Assessment of fire prevalence and reduction strategies in Miombo woodlands of Eastern Tanzania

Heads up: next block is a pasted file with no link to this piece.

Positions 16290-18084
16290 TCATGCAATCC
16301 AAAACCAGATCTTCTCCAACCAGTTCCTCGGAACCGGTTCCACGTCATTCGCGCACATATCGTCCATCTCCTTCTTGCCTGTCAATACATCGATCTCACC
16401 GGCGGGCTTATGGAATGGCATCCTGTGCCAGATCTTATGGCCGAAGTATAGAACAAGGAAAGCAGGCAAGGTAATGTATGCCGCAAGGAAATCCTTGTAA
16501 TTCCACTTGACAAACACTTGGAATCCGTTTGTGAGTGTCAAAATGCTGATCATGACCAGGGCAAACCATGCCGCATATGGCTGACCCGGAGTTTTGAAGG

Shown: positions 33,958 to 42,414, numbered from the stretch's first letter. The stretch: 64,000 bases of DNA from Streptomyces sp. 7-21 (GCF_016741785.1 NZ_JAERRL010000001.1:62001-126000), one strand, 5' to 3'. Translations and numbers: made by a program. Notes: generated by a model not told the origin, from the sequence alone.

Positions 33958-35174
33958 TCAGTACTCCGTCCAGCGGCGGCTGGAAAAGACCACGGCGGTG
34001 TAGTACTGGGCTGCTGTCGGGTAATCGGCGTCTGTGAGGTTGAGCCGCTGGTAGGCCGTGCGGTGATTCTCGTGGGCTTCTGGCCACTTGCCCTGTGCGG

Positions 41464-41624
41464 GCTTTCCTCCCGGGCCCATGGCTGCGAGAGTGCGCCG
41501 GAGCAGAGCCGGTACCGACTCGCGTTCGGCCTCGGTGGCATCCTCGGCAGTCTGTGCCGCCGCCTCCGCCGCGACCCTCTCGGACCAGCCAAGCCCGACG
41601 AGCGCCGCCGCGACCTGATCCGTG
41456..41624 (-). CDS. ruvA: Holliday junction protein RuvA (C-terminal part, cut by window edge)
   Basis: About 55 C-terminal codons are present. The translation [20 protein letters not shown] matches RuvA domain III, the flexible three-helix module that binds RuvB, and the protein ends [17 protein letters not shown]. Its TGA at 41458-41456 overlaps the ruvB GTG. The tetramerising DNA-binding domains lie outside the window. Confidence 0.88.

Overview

AbstractAn assessment of the proximate causes, effects and factors contributing to fire prevalence was conducted in three districts covered by miombo woodlands in Eastern Tanzania. Three miombo woodlands under different management regimes and governance structures (central government forest reserve, local government forest reserve and village land forest) each were investigated in Handeni, Kilosa and Kilwa districts. Data were collected from three villages selected in each District through household surveys, Participatory Rural Appraisal (PRA), interviews of key informants and field observations. The analysis of data involved content analysis for documentary materials, descriptive statistical analysis for household surveys and Chi square was used to test whether there were differences in responses of local communities across forest management regimes. Results indicate that the major five human activities contributing to fire prevalence across the miombo woodlands include farm preparation (34.1%), hunting (28.5%), arson (21.5%), livestock grazing (9.3%) and charcoal making (0.7%). The causes were fairly the same across forest management regimes. August, September and October were the peak fire months and they were not influenced by different management regimes but by geographical locations within Eastern Tanzania. Results further show that fires in miombo woodlands usually start inside the woodland (67.2%), around residential area (22.9%) and from farms (9.9%). The origin of fire inside the woodland becomes more serious because it combines the hunting, arson, livestock grazing and charcoal making which are usually done inside the woodland. Chi-square test indicates significant difference on origin of fires across the forest management regimes (χ² = 13.341 and p = 0.031). The local communities acknowledged fires having both positive and negative effects and these effects were the same across the management regimes. Further, across the surveyed villages, strong social ties existed between fires and the daily life of local communities. Poverty, ignorance, weak law enforcement and climatic factors were identified as underlying factors contributing to fire prevalence. Fire incidences are predicted to increase given the increasing climate change. Potential strategies to reduce fires incidence identified were awareness creation, law enforcement, making fire breaks, introduction of alternative income generating activities, and improving agriculture practises. Furthermore, the use of prescribed burning to reduce effects of late fires and developing fire management plans to enhance miombo woodland management are among the strategies worth consideration by the local communities.
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